Stocks with high dividend yields can be tempting for cautious investors seeking steady payouts. But they also often come with caveats.

Take the newly public

Babcock & Brown Air

(FLY) - Get Report


The Ireland-based aircraft-leasing firm went public last week at $23 per share, and has said it plans to pay a quarterly dividend of 50 cents starting in 2008. That amounts to an 8.7% dividend yield based on share price, which has stayed around $23 since the initial public offering.

The relatively high yield is enticing. So is the fact that global demand is fueling a boom in the aircraft-leasing market.

But the fine details of Babcock & Brown's lengthy prospectus show several reasons for investors to be wary.

The biggest issue is that the company is set to pay out nearly all of its earnings through dividends, according to calculations by

. In fact, it appears that Babcock & Brown's payouts could far exceed what it earns next year.

The other issue of concern is that U.S. investors cannot take advantage of the reduced dividend tax when buying the stock, because it is a passive foreign investment company. In some instances, investors could see increased taxes.

Moreover, because Babcock & Brown operates in a capital-intensive business, its high dividend payout ratio is questionable. The company owns airplanes that it leases to aircraft operators -- a business that requires substantial capital expenditures for maintenance and eventual replacement of aging airplanes.

So how bad is the problem?

The company's IPO prospectus shows "pro forma" earnings of $11.7 million, or 35 cents a share, for the first half of 2007.

Double that number and you get $23.4 million of net income for 2007, and 70 cents of EPS. Assuming the quarterly dividend of 50 cents in 2008 holds, then the annual dividend would be $2 next year.

Babcock & Brown has not given any future earnings guidance. Unless the company is able to triple its earnings per share from this year, it likely will be paying out far more than it is earning in 2008.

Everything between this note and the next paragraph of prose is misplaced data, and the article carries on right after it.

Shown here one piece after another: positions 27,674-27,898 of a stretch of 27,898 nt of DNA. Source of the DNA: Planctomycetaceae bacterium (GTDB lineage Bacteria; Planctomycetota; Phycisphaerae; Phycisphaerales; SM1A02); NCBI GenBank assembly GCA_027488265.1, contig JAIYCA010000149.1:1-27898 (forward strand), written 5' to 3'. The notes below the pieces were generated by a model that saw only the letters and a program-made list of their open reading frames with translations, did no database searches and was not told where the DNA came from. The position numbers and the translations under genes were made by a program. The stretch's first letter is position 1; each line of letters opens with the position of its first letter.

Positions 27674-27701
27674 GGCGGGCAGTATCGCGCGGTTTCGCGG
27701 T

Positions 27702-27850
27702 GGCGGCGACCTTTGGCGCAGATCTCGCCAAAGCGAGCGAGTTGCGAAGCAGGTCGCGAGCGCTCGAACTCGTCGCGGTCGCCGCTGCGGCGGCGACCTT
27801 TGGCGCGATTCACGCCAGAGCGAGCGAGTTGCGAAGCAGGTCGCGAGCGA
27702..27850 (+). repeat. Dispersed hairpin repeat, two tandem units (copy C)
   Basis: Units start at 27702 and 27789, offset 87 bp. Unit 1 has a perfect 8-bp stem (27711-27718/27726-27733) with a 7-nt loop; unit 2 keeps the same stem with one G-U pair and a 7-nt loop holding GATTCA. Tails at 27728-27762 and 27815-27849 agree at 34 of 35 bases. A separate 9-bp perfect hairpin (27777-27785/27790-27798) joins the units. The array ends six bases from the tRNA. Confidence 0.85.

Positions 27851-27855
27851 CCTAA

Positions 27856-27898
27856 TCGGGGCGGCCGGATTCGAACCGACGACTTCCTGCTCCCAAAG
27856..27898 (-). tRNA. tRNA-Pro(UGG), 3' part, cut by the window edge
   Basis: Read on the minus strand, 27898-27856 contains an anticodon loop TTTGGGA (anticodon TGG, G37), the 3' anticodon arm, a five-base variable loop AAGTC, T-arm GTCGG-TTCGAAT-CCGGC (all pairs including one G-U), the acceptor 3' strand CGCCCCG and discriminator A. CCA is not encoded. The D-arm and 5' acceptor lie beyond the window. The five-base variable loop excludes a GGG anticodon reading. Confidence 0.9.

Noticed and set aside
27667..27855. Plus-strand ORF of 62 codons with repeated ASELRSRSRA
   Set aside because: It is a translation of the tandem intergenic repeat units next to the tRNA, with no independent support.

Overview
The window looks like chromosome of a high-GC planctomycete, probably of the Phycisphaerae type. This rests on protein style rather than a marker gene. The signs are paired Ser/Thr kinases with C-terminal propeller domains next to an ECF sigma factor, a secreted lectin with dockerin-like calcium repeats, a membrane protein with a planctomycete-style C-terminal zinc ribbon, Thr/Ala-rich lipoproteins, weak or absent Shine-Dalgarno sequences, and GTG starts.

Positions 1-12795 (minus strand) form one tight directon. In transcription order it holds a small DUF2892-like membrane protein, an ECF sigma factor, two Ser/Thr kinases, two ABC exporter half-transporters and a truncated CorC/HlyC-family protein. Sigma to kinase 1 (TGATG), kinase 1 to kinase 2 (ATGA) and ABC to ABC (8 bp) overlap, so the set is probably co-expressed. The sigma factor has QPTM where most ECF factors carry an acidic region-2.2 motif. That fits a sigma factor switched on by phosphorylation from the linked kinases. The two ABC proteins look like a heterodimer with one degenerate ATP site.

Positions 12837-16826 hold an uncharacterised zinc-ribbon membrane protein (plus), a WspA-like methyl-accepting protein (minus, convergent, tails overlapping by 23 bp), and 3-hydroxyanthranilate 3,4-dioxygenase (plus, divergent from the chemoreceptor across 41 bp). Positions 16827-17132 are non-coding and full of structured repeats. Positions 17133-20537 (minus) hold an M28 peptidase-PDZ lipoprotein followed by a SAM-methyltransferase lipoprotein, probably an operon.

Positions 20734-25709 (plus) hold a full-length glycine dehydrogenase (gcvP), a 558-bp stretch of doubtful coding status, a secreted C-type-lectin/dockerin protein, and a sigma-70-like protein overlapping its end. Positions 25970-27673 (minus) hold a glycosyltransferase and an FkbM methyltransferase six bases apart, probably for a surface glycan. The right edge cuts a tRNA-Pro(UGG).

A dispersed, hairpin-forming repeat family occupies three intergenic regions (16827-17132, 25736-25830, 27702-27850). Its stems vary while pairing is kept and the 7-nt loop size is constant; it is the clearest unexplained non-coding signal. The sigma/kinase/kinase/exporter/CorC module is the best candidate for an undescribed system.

That's not unusual for aircraft-leasing firms. The companies instead argue that their cash earnings (which add back noncash charges such as depreciation to net income) cover their dividends.

Babcock & Brown spokesman Matt Dallas reiterated this policy to

: "We expect to pay out dividends from our distributable cash flow, which is the revenue generated from our aircraft portfolio, less all related cash expenses."

Nonetheless, that poses issues for investors.

Based on its 33.6 million-share count, Babcock & Brown would pay $67.2 million in dividends next year, based on the $2 dividend.

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According to Babcock & Brown's prospectus, the company's first-half 2007 "pro forma" operating cash flow was $44.6 million. That would have covered the dividend payment, which, based on the above calculations, would have been $33.6 million for a half year.

That results in the company paying out 75% of its cash earnings in the form of dividends.

As is typical, Babcock & Brown's operating cash flow number is higher than its net income number because it adds back $20 million of depreciation, which is a noncash charge.

That operating cash flow, however, doesn't take into account future capital expenditures. So it doesn't account for how much the company would need to spend to maintain its existing earnings capacity.